CONGRATULATIONS! It’s closing time!
We will know the location of the closing attorney’s office when we schedule the closing, earlier in the transaction process. Generally, we will make every effort to close at a location close to the property being purchased. If your schedule requires that we close in a location away from the property (for example, closer to your work), we will need to know that when we schedule the closing. A closing confirmation email reminding you of the date, time, and location of the closing will be sent out to you prior to closing.
About a week before closing (or at the latest, once you receive your Clear to Close and your Closing Disclosure from your lender), we recommend calling to confirm your movers one last time. Make sure they have the proper-sized crew and truck, which should be noted on your written quote from them, to efficiently complete the move and make sure that they have you on their calendar for the correct and promised day. If you are moving out of a condo or apartment and are not on the first floor, be sure to let them know, especially if your building doesn’t have an elevator; if you need to reserve the elevator to move out, make sure you have done so. Most closings take no longer than 2 hours but can take longer. While moving on the same day of closing is not recommended, if you are moving on the day of closing please be sure to give yourself enough time to complete the closing before you need to meet your movers.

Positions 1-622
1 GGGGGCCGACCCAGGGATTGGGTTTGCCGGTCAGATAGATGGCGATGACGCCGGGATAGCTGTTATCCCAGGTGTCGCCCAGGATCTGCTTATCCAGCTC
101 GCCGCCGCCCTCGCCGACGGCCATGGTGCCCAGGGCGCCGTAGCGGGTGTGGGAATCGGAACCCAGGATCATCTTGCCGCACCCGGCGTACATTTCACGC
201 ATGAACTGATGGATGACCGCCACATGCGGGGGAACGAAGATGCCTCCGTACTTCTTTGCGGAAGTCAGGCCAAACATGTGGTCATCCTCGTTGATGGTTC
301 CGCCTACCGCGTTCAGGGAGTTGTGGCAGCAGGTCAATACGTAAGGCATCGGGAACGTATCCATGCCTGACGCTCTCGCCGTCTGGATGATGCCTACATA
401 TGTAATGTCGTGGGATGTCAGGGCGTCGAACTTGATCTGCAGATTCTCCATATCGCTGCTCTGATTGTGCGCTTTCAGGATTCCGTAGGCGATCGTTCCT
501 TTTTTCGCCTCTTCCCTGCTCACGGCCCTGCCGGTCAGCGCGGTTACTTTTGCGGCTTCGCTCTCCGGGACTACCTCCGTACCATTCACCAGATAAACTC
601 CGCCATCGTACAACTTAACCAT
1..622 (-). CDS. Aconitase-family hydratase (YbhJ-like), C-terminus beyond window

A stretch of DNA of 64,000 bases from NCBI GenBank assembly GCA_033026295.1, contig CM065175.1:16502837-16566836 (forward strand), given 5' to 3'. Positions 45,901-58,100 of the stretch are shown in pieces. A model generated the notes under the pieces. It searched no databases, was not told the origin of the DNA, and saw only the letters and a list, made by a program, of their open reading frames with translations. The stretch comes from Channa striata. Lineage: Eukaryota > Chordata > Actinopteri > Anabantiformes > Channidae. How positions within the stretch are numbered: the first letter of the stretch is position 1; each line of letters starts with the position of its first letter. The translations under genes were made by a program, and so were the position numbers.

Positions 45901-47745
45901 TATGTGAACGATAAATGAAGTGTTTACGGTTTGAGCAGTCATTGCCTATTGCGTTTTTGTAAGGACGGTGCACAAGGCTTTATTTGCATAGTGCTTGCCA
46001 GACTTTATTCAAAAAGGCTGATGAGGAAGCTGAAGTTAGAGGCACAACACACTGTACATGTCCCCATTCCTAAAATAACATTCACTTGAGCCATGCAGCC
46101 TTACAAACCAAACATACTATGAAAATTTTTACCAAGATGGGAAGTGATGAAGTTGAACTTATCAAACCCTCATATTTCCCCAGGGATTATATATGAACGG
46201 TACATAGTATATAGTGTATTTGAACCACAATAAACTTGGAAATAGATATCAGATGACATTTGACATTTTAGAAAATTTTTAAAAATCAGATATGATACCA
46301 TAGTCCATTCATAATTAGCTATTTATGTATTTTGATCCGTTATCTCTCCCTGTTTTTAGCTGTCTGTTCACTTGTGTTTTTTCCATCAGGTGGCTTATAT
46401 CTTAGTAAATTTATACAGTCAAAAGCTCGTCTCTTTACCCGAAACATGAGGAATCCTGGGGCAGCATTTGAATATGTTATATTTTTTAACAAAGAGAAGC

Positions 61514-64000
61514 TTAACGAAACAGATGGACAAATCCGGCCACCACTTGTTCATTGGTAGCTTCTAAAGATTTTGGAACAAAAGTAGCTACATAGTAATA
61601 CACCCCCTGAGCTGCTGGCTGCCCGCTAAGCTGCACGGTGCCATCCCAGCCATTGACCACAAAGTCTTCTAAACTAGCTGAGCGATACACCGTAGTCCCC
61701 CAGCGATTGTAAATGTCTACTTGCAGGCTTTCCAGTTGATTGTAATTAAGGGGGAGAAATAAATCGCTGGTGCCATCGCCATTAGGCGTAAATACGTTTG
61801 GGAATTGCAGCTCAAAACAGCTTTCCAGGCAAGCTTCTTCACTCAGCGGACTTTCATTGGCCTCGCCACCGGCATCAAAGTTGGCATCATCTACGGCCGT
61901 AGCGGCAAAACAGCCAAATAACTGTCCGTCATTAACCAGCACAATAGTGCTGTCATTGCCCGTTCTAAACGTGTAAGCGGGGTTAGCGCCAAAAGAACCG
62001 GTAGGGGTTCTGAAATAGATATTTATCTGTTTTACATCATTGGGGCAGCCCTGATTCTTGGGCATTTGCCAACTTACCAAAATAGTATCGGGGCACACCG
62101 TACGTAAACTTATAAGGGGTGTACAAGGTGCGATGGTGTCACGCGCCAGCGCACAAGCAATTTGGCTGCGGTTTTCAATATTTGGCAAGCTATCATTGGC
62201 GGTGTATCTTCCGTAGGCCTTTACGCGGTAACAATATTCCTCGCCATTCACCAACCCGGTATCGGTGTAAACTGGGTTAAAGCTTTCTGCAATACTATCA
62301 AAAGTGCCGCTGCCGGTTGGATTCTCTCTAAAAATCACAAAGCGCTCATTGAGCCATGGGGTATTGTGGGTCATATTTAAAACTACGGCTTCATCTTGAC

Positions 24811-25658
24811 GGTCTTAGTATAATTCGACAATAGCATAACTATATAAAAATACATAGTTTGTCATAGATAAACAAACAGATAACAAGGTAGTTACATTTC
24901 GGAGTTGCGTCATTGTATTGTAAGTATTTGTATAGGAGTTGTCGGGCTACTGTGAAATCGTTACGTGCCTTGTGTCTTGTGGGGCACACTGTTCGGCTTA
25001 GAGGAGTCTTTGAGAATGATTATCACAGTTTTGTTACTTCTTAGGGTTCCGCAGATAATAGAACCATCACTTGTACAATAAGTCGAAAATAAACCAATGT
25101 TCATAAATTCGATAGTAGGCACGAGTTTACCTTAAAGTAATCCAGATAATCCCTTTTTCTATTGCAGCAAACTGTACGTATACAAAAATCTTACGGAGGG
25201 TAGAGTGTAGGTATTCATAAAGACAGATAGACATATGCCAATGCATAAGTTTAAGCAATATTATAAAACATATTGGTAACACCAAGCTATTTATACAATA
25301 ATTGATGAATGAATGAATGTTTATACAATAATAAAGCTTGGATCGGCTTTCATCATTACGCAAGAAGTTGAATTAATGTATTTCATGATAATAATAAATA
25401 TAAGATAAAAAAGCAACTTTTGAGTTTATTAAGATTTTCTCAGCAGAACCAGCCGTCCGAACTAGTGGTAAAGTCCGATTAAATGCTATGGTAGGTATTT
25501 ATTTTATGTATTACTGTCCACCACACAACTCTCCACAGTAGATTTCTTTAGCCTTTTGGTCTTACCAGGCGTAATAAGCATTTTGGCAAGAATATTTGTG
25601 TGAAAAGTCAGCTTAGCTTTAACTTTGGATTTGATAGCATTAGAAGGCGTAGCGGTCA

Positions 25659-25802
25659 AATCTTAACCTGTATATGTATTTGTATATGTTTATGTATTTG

A few important reminders for closing:
- Bring your photo ID with you, ideally a driver’s license or passport (if you need to utilize a different form of identification, you will need to clear that with your lender and likely the closing attorney prior to closing)
- Bring your checkbook (just in case — Murphy’s Law tells us that if you bring it, you won’t need it!)
- Bring copies of your earnest money receipts and wire transfer receipt for the downpayment/closing costs
Closing takes an average of 90 minutes; however, it can be as short as 1 hour or as long, in very rare cases, as 3+ hours, if there are problems or if we are awaiting your lender’s final funding approval. On average, expect to be finished in no more than 90 minutes.
The closing attorney runs the closing. For most closings in Georgia, all parties attend closing together: the buyer(s), the seller(s), the seller’s REALTOR®, and the buyer’s REALTOR®. Oftentimes, the buyer’s lender will attend, as well, if they are local and if their schedule allows (at the very least, your lender should be available and accessible via phone and/or email during closing, in case there are issues).
Sometimes, the sellers may have pre-signed the documents and may not attend; perhaps they live out of state and did a “mail-away” closing or perhaps they are supervising their movers or have already gotten on their way on their move to their next location and have signed the day before or at a different time or closing location.